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Manage your time, seize your success

Wonder what makes successful people succesful? Good time management. But don't worry, this is a skill that can be acquired with a little discipline.

1. Don't leave your e-mail sitting in your inbox. Only touch e-mails once, then take action as soon as you read it. Move it to your to-do list, print it out, or move it to your calendar.

2. Admit multitasking decreases productivity. Do only one action at a time.

3. Make a list of the day's tasks, and do the most important task for that day first. Organize the list the night before so you know what to expect tomorrow.

4. Check your e-mails on a schedule, not each time that e-mail sign appears on the bottom right corner of your desktop. Relax and remember: people want predictable responses - not instantaneous.

5. Keep Web site addresses organized using bookmark and favorite functions.

6. Recognize your highest-level productivity time and manage your schedule so you do your most important work at during that time.

7. Save keystrokes to save time. How many key strokes does it take you to Google search? Can you reduce it to three? You might save 10 seconds, but over time, that adds up.

8. Make it easy to get started on an overwhelming project by breaking it into manageable bits.

9. Organize your to-do list every day. Some people like writing the list out by hand. Others prefer using software which slices and dices their to-do list into manageeable, relevant chunks.

10. Dare to be slow. Remember that someone who is doing the highest priority task is probably not answering incoming e-mails while they're doing it. Consider what's most important and invest intellect - not speed - to completing the task.

(Source: AM NY, Monday, April 23, 2007. "Time is Money, so manage it" by Karen Salmansohn)

2007年04月24日 News トラックバック:0 コメント:2

More Elderly Workers

Elderly between ages 55 and 69 are working more according to a report released Monday, April 9, 2007 by the California Budget Program. The proportion of men and women ages 55 to 69 who are working rose by 10.6 percent and 9.2 percent, respectively.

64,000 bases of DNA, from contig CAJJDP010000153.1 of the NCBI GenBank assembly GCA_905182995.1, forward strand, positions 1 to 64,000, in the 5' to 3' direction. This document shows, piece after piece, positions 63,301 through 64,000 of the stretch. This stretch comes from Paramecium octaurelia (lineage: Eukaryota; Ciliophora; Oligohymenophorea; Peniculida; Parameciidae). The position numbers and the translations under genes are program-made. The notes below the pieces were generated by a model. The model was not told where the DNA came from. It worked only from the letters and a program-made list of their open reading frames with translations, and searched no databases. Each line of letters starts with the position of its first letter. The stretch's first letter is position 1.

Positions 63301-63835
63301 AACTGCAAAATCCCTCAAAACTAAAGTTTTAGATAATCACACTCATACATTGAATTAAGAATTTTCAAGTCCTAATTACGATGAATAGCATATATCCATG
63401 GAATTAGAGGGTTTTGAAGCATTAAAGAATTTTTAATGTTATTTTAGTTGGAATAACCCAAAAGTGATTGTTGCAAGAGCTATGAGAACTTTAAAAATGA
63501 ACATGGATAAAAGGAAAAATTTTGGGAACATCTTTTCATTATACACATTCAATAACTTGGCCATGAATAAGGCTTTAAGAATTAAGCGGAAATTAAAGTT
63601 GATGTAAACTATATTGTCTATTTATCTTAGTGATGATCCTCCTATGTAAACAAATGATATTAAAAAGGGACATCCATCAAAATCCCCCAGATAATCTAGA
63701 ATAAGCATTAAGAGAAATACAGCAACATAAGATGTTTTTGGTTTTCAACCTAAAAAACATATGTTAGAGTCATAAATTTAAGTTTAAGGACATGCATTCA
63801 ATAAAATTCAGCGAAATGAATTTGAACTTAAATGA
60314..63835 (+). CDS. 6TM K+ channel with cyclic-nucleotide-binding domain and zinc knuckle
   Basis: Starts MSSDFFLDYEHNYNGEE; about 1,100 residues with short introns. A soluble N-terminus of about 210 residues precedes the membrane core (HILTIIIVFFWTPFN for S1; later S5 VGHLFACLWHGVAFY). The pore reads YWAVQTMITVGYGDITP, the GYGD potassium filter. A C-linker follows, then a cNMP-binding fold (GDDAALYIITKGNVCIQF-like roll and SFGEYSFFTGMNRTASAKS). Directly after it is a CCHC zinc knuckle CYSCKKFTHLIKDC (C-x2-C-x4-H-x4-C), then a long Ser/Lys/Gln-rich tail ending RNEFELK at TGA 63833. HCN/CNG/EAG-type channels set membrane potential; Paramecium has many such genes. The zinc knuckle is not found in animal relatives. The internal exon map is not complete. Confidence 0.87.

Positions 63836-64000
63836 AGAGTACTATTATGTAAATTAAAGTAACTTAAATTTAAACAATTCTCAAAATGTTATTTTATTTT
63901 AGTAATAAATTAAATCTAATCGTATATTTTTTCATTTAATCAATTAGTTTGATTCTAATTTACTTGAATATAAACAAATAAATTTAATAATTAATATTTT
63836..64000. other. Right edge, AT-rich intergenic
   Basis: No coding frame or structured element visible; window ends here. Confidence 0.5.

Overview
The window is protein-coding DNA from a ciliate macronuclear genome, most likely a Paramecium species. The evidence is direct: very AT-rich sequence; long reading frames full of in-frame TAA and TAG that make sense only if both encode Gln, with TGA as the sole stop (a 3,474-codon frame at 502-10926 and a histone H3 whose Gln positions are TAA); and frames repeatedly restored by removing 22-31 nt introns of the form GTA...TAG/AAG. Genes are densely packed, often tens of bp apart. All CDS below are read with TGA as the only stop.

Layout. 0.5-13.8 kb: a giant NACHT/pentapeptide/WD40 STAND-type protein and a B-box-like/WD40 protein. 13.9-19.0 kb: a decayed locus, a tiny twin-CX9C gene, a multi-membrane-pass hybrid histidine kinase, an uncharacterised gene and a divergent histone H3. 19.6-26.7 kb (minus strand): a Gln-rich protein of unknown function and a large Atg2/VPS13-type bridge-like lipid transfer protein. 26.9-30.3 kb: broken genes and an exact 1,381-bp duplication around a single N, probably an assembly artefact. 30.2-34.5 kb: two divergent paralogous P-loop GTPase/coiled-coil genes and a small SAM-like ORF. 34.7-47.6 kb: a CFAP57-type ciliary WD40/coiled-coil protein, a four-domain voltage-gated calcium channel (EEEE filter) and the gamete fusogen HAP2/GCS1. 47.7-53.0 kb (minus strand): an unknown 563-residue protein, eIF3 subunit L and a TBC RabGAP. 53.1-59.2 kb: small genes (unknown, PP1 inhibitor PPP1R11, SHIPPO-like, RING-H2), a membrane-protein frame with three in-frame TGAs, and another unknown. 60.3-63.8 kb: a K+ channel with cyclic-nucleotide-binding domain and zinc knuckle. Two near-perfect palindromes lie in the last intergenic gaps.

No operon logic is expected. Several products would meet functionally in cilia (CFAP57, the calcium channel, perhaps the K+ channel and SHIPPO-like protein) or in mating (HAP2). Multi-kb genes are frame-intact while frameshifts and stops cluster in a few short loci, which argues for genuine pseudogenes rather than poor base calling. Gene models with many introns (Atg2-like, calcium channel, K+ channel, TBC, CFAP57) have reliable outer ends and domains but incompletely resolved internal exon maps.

Experts say the change is caused by various social factors, good and bad. Longer lives and better health mean people are physically able to work longer. A diminished retirement system and a sharp rise in baby boomers who feel financially unsecured to retire will continue to work longer.

Some industries, especially healthcare, have very little qualified workers that older employees are welcomed to work longer. American's changing attitude towards employment has encouraged more elderly workers to challenge second careers, new small businesses, or jobs that pay less but more fulfilling.

The California Budget Project is a Sacramento-based think tank that works as an advocate for low- and middle-income residents.

2007年04月11日 News トラックバック:0 コメント:2

Famous Quote by Judge Learned Hand

"Over and over again courts have said that there is nothing sinister in so arranging one's affairs as to keep taxes as low as possible. Everybody does so, rich or poor; and all do right, for nobody owes any public duty to pay more than the law demands: taxes are enforced exactions, not voluntary contributions. To demand more in the name of morals is mere cant." [Commissioner v. Newman, 159 f2d 848 (Ca 2, 1947)]

In plain English, Judge Learned Hand is saying that the courts have stated many times that there is nothing wrong with minimizing taxes. Everybody, rich or poor, does it. Nobody owes any public duty to pay more taxes than necessary. We are forced to pay taxes and they are not voluntary contributions. To ask people to pay more taxes than necessary because "it is the right thing to do" is stupid.

As some have already been introduced in WJA, there are many ways to minimize taxes and social insurance premiums. I believe that as long as those arrangements are reasonably supported by law (as long as one doesn't cross the line between legal and illegal), it is ok to take advantage of them. It is the responsibility of tax and social insurance premium professionals to work for their clients' best financial interests and to advise tax and social insurance premium saving plans.

Previously introduced minimization techniques:
- Legal Rent
- リーガルレント

2007年04月05日 Taxes トラックバック:0 コメント:3

After Hour Drinking Function Considered Work

On March 28th, in a case where a wife of a 44 year-old corporate manager who, on his way home, died falling off stairs at a subway station sued the Central Labor Standards Inspection Office for denying Workers’ Accident Compensation benefit claims, the Tokyo District Court ruled in favor of the wife.

The Central Labor Standards Inspection Office defended its decision stating that “a drinking function is not work and the manager had more than enough drinks.” However, the judge ruled that “for men, although a function may involve alcohol, it differs from a plain social gathering in that it is often a place to listen to the opinions of his subordinates and attendance is part of his job. He did not drink excessively, and the court cannot determine that intoxication was the cause of his accident. Rather, rain made the steps slippery.”

According to the ruling, on December of 1999, the corporate manager attended a corporate function which began from around 5 pm at the second floor of his office where he drank three cans of beer and three cups of whiskey in paper cups. He left the office around 10 pm that night and 10 minutes later, he fell off 18 steps at Tsukiji Station on the Hibiya Subway Line and struck his head on the ground. He was carried to a hospital but was announced dead. [NIKKEI NET]

2007年04月03日 News トラックバック:0 コメント:2








2007年04月02日 Opinion トラックバック:1 コメント:2